Schmidt, the ACA hurt Obama and the Democrats politically. They took a beating for it. So it does not follow that the ACA got Obama elected. He was saved by the hypocrisy and awfulness of Romney and the wild Tea Party extremism which blocked Obama's Deficit Terrorist plans to destroy the economy before reelection.

    What follows is a side discussion on the ACA in the spirit of caring about what happens next over what has happened (the later we know ourselves to disagree on), although it does speak to what has happened:

    There remain things that we could do to change the ACA to make it better. I would expand Medicare immediately to get the sick and high risk individuals out of the exchanges to keep prices lower; this would have a deflationary bias by shifting more market power to Medicare while putting additional downward pressure on the price of private plans. The other choice is to escalate and increase the subsidies on the exchanges, which has an inflationary bias. Hence, the actual conservative choice is to radically expand Medicare to keep prices low, to keep taxes lower, and reduce government health spending. We could also change the "individual mandate" from a penalty to a bonus. It's always easier to withhold a distribution than it is to take something away. Much easier to get compliance out of people when they get something for doing something, as opposed to taking something away if they don't do what the government wants. In either event, if you refuse private insurance, and you end up sick, those costs should be paid for by the government, and not socialized throughout the system. Individuals should then be means tested on what payments they may owe for a form of retroactive gov't insurance coverage under Medicare. I do not believe that saddling individuals with medical debts is a moral or limited government compliant enforcement mechanism to encourage people to get insurance. It screws up the entire market place. Leaves the debts to be privately collected. Everybody gets screwed by this.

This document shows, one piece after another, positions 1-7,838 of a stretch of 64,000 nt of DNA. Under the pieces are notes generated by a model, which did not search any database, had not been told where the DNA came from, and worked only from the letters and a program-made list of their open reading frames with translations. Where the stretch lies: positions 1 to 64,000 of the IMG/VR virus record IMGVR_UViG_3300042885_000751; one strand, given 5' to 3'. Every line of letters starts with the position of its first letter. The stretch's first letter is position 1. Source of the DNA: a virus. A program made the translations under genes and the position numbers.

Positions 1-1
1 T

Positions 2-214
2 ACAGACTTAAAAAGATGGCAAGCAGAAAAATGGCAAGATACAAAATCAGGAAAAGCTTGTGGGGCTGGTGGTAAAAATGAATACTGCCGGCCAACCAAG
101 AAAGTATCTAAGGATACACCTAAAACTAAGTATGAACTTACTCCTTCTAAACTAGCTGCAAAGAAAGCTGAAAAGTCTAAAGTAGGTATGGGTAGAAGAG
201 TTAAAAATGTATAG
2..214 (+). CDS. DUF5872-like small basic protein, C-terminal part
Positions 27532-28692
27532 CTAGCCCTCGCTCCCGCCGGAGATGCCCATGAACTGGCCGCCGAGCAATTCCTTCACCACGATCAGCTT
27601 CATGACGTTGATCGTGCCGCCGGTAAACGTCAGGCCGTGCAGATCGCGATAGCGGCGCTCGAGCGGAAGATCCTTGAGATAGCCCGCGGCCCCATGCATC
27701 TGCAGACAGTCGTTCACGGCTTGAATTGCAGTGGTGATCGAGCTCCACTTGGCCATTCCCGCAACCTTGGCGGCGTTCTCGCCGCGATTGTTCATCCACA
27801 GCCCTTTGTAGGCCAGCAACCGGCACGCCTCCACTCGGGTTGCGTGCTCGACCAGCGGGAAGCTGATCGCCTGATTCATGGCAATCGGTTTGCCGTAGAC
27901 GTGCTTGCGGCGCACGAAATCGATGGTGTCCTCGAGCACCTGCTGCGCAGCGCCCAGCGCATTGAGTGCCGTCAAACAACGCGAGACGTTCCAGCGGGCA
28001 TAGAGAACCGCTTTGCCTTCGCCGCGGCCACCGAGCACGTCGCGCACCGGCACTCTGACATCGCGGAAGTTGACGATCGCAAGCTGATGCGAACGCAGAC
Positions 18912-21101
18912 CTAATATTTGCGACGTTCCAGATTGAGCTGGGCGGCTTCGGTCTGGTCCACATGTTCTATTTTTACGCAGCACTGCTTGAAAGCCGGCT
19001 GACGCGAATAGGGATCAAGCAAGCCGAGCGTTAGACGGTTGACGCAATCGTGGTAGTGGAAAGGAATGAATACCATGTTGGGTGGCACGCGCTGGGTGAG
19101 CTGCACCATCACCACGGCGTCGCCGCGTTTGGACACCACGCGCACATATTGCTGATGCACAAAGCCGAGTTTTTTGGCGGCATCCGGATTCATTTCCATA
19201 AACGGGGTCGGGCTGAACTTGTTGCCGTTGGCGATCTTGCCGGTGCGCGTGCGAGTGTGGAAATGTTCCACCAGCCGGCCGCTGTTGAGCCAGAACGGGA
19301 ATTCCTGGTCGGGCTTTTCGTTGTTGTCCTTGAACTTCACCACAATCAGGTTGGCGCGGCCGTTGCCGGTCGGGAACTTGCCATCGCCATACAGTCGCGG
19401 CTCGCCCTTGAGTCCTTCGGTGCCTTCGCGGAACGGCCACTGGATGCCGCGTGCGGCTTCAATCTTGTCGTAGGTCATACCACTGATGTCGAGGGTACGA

It's much easier to just cover everyone under a form of Medicare for all. But if people insist on complexity and having these private insurance markets, what I'm talking about is what needs to happen to make it all work.

    At this point, Paul Ryan's plan to put high risk individuals on state run plans is at least in the direction of something that makes more sense than anything the Democrats have proposed to deal with the growing price spiral on the Obamacare exchanges outside of the public option and Bernie Sander's proposals.